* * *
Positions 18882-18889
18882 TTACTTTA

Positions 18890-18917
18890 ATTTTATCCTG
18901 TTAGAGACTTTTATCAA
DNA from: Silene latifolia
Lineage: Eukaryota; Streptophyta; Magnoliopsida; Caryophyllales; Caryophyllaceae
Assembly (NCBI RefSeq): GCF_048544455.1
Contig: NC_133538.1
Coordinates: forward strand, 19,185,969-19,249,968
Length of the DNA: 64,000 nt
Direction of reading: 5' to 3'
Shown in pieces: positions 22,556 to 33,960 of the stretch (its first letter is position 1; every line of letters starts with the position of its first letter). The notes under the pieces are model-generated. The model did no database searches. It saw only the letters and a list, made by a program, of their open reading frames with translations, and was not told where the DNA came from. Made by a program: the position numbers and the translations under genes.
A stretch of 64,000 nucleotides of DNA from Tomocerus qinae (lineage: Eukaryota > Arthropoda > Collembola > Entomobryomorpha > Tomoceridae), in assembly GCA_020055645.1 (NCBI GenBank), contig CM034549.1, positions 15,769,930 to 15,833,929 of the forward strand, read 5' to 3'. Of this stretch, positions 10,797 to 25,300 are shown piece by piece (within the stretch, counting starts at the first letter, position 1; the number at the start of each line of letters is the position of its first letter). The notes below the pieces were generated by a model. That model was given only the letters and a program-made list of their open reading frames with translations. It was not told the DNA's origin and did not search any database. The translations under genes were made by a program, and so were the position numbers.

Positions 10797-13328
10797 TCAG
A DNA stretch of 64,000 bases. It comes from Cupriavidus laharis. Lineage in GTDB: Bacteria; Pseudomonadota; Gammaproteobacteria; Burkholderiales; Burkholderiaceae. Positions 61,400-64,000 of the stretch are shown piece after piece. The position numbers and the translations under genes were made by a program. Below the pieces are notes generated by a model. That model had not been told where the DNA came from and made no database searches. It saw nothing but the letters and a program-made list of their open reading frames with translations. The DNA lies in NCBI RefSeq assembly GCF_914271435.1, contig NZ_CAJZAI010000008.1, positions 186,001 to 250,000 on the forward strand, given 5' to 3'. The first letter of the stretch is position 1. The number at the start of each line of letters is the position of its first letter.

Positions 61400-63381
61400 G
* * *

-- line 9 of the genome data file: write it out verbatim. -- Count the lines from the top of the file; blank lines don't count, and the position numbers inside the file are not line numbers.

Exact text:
Contig: NC_133538.1